User Manual Privacy Policy Disclaimer Contact us
  Advanced SearchBrowse




Journal Article

APPL proteins FRET at the BAR: Direct observation of APPL1 and APPL2 BAR domain-mediated interactions on cell membranes using FRET microscopy.


Lenart,  P.
Research Group of Cytoskeletal Dynamics in Oocytes, MPI for Biophysical Chemistry, Max Planck Society;

There are no locators available
Fulltext (public)

(Publisher version), 984KB

Supplementary Material (public)

(Supplementary material), 200KB


Chial, H. J., Lenart, P., & Chen, Y. Q. (2010). APPL proteins FRET at the BAR: Direct observation of APPL1 and APPL2 BAR domain-mediated interactions on cell membranes using FRET microscopy. PLoS One, 5(8): e12471. doi:10.1371/journal.pone.0012471.

Cite as: http://hdl.handle.net/21.11116/0000-0002-0EF5-B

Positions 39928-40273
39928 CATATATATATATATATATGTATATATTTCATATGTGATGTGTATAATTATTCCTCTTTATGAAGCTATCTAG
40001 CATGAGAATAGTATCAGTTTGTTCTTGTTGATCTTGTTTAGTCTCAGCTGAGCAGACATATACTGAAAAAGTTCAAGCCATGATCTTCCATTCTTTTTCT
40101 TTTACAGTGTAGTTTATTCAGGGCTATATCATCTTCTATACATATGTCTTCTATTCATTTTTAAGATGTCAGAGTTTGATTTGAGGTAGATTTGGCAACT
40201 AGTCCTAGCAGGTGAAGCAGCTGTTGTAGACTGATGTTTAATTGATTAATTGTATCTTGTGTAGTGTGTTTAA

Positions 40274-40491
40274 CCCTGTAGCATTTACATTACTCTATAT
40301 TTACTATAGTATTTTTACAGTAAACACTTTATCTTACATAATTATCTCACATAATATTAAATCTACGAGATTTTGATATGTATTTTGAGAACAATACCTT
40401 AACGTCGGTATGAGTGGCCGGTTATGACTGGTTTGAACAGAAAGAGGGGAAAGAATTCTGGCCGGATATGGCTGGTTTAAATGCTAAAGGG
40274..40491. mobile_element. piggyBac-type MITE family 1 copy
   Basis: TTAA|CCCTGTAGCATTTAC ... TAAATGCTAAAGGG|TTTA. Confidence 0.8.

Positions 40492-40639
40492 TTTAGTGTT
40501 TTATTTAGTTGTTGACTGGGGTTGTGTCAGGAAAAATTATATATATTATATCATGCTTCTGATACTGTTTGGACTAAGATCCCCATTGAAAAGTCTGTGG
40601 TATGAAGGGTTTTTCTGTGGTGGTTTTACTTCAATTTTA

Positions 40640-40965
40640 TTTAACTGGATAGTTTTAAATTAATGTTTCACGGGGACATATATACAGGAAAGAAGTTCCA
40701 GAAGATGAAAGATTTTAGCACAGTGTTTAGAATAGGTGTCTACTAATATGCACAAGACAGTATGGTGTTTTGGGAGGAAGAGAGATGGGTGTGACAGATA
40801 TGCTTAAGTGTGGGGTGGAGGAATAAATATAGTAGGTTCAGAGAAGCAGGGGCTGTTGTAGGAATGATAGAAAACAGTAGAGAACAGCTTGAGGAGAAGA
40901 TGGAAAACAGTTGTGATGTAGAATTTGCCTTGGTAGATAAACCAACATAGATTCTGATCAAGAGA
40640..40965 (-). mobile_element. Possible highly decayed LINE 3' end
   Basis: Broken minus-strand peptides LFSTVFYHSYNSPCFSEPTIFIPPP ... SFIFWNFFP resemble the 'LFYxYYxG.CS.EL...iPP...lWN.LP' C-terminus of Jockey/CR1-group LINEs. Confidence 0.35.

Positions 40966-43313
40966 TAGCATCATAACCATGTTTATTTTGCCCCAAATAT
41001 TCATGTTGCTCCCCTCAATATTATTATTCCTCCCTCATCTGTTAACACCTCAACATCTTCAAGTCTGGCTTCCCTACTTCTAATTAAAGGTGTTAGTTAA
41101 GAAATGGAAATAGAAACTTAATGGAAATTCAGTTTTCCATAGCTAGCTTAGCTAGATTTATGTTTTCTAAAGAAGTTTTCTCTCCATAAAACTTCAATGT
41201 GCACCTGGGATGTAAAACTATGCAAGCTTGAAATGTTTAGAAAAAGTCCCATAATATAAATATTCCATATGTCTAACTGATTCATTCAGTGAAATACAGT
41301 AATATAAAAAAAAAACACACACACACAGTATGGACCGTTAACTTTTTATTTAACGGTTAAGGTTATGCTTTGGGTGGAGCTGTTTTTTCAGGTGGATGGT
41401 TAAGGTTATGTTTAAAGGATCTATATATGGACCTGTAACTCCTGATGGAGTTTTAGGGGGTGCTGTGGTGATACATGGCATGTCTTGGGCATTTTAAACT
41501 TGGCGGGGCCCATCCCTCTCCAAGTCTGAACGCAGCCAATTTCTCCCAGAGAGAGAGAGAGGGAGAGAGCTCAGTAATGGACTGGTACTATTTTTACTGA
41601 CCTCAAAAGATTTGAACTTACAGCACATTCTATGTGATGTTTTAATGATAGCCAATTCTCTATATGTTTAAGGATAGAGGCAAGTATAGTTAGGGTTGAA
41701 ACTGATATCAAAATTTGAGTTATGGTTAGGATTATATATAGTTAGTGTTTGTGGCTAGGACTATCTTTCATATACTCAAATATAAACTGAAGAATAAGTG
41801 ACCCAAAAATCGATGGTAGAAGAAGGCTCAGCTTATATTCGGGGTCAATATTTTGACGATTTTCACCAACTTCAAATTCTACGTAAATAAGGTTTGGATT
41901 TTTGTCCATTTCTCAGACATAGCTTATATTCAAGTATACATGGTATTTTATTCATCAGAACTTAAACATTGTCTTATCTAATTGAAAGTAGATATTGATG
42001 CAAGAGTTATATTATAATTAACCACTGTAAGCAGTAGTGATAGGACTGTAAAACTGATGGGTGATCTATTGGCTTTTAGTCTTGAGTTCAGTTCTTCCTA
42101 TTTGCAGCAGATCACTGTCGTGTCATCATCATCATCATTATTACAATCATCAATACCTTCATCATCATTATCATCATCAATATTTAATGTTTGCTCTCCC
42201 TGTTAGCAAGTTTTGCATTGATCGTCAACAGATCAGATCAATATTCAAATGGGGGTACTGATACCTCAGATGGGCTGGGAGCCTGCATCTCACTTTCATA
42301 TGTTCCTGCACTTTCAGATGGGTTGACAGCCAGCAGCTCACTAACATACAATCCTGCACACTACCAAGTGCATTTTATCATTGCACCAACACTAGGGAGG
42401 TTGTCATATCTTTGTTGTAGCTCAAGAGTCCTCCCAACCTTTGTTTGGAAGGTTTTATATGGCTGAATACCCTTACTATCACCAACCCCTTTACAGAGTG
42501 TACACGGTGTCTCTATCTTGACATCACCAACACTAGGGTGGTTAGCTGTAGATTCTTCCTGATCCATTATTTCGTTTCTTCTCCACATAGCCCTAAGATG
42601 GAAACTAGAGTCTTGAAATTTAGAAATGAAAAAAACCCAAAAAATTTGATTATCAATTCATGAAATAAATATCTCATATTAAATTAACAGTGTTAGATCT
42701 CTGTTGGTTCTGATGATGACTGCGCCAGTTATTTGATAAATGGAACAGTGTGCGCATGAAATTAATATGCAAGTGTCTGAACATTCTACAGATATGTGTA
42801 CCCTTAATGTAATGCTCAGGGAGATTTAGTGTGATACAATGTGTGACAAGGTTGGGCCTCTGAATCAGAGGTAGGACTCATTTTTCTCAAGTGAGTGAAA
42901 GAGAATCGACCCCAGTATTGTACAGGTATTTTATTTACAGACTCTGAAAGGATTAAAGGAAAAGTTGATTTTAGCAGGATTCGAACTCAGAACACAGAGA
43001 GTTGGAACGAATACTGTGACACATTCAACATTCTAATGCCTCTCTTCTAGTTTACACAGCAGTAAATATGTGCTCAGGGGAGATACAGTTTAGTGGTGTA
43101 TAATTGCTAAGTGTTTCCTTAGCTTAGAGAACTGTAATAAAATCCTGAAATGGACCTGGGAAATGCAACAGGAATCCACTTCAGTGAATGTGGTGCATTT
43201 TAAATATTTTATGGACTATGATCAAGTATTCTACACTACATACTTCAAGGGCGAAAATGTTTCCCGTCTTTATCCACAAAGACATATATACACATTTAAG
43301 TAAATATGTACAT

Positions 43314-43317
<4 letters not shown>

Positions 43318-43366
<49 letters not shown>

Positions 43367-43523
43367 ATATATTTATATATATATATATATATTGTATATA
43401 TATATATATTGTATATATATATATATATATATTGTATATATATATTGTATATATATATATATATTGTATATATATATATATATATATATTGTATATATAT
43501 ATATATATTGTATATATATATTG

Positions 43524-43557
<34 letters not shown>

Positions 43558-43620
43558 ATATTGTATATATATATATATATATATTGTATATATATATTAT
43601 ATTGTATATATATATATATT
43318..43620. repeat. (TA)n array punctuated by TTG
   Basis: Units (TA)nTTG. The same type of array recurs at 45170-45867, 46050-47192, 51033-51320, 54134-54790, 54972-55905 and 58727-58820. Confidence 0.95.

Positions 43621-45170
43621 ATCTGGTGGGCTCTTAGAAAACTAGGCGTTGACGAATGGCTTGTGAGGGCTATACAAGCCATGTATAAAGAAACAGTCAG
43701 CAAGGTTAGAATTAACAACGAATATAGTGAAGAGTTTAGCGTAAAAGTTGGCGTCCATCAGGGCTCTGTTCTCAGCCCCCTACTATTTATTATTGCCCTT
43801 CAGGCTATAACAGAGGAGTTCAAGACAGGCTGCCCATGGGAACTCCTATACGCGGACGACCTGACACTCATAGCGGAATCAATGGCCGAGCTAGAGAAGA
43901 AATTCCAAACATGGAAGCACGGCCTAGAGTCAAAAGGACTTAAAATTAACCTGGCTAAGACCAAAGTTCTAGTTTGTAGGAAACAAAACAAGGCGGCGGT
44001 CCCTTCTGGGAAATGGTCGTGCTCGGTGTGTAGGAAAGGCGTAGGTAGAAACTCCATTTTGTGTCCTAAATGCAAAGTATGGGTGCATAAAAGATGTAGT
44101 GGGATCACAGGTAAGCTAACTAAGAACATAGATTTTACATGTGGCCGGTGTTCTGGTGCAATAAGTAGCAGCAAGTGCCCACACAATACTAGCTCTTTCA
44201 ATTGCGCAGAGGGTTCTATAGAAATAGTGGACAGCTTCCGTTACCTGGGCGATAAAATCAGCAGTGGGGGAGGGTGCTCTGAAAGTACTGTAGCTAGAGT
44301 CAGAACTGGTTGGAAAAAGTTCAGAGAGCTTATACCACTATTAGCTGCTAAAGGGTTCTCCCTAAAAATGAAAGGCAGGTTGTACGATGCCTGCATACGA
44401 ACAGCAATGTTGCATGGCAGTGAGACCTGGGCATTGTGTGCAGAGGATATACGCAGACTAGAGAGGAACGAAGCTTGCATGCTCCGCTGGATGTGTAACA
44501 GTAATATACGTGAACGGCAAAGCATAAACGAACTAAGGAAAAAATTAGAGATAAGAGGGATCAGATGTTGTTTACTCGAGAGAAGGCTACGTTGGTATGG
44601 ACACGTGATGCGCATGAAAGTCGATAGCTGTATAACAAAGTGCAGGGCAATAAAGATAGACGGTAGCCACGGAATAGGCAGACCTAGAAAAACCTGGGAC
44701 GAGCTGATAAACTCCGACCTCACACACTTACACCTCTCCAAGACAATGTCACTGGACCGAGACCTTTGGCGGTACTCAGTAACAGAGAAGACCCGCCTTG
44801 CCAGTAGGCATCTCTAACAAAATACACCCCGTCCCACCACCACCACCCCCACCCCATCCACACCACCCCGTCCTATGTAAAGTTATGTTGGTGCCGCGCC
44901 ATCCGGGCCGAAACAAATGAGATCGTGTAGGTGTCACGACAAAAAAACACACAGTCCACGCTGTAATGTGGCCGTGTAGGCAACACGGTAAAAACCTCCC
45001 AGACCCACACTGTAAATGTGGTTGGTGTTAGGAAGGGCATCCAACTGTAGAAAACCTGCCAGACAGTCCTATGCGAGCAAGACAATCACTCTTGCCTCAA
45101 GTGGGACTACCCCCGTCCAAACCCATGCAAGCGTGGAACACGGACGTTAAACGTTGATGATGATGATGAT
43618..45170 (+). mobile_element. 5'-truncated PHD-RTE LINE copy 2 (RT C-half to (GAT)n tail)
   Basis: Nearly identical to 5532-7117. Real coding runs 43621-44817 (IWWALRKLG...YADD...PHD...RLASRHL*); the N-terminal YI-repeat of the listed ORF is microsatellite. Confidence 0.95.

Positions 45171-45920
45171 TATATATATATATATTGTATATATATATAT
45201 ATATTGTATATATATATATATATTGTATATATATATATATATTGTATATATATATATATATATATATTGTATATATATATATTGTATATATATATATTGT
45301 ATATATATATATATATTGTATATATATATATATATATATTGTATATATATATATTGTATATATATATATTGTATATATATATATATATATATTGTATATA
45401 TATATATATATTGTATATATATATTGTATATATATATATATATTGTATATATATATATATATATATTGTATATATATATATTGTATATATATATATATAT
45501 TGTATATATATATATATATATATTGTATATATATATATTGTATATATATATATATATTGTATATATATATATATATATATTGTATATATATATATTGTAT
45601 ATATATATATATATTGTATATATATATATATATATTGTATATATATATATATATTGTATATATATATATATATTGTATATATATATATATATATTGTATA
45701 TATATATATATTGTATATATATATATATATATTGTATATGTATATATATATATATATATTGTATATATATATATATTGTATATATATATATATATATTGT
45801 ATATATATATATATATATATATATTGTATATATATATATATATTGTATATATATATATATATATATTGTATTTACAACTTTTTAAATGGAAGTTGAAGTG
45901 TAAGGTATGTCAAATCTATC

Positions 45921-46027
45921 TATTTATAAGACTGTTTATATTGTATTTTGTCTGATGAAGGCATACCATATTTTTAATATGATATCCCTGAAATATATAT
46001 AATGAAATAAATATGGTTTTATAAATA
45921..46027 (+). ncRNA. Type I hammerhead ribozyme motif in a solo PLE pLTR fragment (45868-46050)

BACKGROUND: Human APPL1 and APPL2 are homologous RAB5 effectors whose binding partners include a diverse set of transmembrane receptors, signaling proteins, and phosphoinositides. APPL proteins associate dynamically with endosomal membranes and are proposed to function in endosome-mediated signaling pathways linking the cell surface to the cell nucleus. APPL proteins contain an N-terminal Bin/Amphiphysin/Rvs (BAR) domain, a central pleckstrin homology (PH) domain, and a C-terminal phosphotyrosine binding (PTB) domain. Previous structural and biochemical studies have shown that the APPL BAR domains mediate homotypic and heterotypic APPL-APPL interactions and that the APPL1 BAR domain forms crescent-shaped dimers. Although previous studies have shown that APPL minimal BAR domains associate with curved cell membranes, direct interaction between APPL BAR domains on cell membranes in vivo has not been reported. METHODOLOGY: Herein, we used a laser-scanning confocal microscope equipped with a spectral detector to carry out fluorescence resonance energy transfer (FRET) experiments with cyan fluorescent protein/yellow fluorescent protein (CFP/YFP) FRET donor/acceptor pairs to examine interactions between APPL minimal BAR domains at the subcellular level. This comprehensive approach enabled us to evaluate FRET levels in a single cell using three methods: sensitized emission, standard acceptor photobleaching, and sequential acceptor photobleaching. We also analyzed emission spectra to address an outstanding controversy regarding the use of CFP donor/YFP acceptor pairs in FRET acceptor photobleaching experiments, based on reports that photobleaching of YFP converts it into a CFP-like species. CONCLUSIONS: All three methods consistently showed significant FRET between APPL minimal BAR domain FRET pairs, indicating that they interact directly in a homotypic (i.e., APPL1-APPL1 and APPL2-APPL2) and heterotypic (i.e., APPL1-APPL2) manner on curved cell membranes. Furthermore, the results of our experiments did not show photoconversion of YFP into a CFP-like species following photobleaching, supporting the use of CFP donor/YFP acceptor FRET pairs in acceptor photobleaching studies.